Download Commentary PDF with Fund specific information and performance »


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MSCI to China: Let Us In and We'll Let You In https://www.vaneck.com/blogs/etfs/msci-china-let-us-in-well-let-you-in-june-2016/

Tomorrow MSCI will announce the results of their annual classification review and the highly anticipated decision on the inclusion of China A-shares within its flagship Emerging Markets Index. A decision to include A-shares would mark a major milestone for China's mainland equity markets.

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Van Eck Blogs 6/13/2016 12:00:00 AM

Authored by James Duffy, Product Manager, VanEck Vectors ETFs

Chinese regulators have realized that mainland equity markets need to be more accommodating, transparent, and, in the case of Morgan Stanley Capital International (MSCI), more open. Inclusion of China A-shares in MSCI's Emerging Markets Index, a benchmark with an estimated $1.5 trillion tracking it, may be pivotal in encouraging new investment in the country.

In 2014, MSCI first considered including China A-shares in its Emerging Market Index. At that time MSCI, in consultation with clients, opted not to include them, citing "remaining investability constraints linked to the Qualified Foreign Institutional Investment (QFII) and Renminbi Qualified Foreign Institutional Investor (RQFII) quota systems".1

MSCI Collaborated with China to Foster Inclusion

In 2015, despite having made "substantial progress toward the opening of the Chinese equity market to institutional investors",2 MSCI felt there was additional liberalization that needed to take place. Once again, it chose not to include China. MSCI did, however, form a collaborative working group with the China Securities Regulatory Commission (CSRC) in the hopes of resolving the remaining issues.

Since the beginning of 2016, China has taken steps to meet MSCI's requirements for accessibility and transparency. In February, QFII quotas were increased from $1 billion to $5 billion and lock-up periods were shortened from one year to three months. This was followed more recently by rules restricting trading halts in stocks. Trading halts have been a major concern for MSCI and investors alike following the sharp selloff that began in the summer of 2015. Under the new rules, a stock can halt trading for up to three months for "major asset restructuring", and up to one month during "private placement".3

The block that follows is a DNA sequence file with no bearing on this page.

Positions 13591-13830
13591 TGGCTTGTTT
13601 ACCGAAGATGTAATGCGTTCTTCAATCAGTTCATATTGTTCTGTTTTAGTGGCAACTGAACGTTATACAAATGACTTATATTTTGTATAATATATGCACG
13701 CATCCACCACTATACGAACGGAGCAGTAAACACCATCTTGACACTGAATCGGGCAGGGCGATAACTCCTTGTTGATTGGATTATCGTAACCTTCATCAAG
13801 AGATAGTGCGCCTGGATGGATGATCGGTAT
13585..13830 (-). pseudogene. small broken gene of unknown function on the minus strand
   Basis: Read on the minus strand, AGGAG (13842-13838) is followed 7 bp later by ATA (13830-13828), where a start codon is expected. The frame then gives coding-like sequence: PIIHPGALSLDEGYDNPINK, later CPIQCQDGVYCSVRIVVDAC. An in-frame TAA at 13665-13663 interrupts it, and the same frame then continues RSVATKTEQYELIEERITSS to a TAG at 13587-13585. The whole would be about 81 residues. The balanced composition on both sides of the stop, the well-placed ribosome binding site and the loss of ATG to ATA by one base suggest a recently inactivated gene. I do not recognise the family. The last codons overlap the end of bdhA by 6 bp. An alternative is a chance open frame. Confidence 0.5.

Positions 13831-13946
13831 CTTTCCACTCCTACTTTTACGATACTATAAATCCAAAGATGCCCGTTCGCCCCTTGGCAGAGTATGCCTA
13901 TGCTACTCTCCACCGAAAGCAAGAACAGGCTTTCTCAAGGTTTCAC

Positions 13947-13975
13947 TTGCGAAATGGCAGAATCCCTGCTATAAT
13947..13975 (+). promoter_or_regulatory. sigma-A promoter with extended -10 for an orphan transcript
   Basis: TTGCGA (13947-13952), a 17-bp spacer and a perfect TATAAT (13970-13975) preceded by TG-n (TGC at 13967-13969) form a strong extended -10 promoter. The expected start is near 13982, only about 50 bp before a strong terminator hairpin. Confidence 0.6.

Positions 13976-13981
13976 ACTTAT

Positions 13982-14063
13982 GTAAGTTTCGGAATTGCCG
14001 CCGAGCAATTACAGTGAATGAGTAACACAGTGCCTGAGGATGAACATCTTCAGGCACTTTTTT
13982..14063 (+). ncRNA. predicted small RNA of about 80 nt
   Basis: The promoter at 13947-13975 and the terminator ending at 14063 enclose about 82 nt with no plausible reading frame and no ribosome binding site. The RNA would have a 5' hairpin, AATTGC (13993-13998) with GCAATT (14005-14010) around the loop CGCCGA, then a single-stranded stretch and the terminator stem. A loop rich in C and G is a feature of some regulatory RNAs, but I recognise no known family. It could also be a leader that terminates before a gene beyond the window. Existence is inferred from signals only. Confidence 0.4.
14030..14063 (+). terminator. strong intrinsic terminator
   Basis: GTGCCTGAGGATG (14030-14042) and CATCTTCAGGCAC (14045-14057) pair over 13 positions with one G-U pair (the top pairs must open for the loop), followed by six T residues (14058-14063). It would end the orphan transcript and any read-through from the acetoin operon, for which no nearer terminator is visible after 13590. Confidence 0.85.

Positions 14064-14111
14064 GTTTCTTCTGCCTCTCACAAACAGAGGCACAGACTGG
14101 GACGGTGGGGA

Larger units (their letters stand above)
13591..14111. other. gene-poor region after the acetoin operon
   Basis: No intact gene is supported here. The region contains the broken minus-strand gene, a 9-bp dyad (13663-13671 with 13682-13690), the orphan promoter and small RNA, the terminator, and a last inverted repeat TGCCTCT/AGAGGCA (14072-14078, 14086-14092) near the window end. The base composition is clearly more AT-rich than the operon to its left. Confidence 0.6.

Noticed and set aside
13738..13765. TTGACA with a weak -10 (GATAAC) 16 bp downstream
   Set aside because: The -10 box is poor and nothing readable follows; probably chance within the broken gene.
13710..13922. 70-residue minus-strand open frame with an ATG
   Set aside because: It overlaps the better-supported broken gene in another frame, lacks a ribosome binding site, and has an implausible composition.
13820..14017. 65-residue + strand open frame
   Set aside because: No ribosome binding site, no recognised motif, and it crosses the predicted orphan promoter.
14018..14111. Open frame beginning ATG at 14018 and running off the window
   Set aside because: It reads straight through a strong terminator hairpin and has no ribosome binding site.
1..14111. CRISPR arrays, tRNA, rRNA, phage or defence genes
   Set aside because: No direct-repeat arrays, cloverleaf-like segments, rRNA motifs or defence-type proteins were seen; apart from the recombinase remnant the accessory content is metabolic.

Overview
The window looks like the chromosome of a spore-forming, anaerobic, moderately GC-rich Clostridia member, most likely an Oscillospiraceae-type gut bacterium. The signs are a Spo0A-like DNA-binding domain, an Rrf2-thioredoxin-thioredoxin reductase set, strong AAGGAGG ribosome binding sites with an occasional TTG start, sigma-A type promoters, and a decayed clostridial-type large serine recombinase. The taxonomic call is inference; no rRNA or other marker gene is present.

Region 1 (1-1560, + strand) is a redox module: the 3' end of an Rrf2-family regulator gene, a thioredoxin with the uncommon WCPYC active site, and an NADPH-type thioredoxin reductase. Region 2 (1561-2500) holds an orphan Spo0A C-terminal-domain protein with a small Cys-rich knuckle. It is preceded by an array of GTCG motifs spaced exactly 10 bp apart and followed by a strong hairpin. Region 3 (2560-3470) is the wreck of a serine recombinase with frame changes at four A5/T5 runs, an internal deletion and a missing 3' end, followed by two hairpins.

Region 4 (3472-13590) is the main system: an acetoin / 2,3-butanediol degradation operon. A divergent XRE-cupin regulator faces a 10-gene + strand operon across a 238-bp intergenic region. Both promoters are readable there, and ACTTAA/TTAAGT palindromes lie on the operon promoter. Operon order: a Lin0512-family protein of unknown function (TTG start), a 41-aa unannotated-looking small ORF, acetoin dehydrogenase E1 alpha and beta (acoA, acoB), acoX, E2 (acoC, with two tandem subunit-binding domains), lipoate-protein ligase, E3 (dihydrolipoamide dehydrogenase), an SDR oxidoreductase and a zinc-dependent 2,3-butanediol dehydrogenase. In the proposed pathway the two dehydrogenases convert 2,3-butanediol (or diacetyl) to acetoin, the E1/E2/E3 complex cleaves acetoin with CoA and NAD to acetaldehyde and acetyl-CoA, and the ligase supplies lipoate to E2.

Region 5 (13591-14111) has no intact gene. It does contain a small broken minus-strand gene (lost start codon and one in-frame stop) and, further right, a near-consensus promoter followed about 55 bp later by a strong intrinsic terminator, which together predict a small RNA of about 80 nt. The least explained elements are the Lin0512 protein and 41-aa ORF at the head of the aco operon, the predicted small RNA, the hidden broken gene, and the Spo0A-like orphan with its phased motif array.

China Has Instituted Many Positive Changes

The changes made so far this year, along with the anticipated expansion of the Shanghai-Hong Kong Stock Connect program to include the Shenzhen Stock Exchange, have some investors speculating that this could be the year that China finally gets a spot in the MSCI Emerging Markets Index. In a recent report, Goldman Sachs estimated that there was a 70% likelihood that MSCI would add China A-shares to its flagship benchmark.4 Any inclusion of A-shares would likely be phased in over time with an initial allocation expected to be around 5%.5

As China transitions from a manufacturing-based economy to a services-based economy, being included in the premier emerging markets benchmark will likely be welcomed news to investors.

MSCI Emerging Markets Index - Country Weights
as of May 31, 2016

 

Source: MSCI.

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Munis: Supply Dynamics https://www.vaneck.com/blogs/muni-nation/supply-dynamics-june-2016/ Yields on municipal bonds have dropped and the muni yield curve has flattened. This has had a positive impact on performance. Why? Jim believes one reason may be lack of supply.

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Van Eck Blogs 6/9/2016 12:00:00 AM Muni yields have dropped and the yield curve has flattened. Why? One reason is lack of supply.

But why the lack of supply? Supply is commonly defined as new issuance to finance public purpose projects around the country. Issuance itself is subject to a number of factors, not least of which is predictable seasonality. Generally speaking, at the end of the second quarter issuance tends to intensify as municipalities approach their fiscal year ends, predominantly at the end of June. In July and August, there is a natural lull as people take vacations and the market receives less attention. Finally, in the last quarter of the year, the pace of issuance generally picks up again as bankers seek to book deals before the year ends.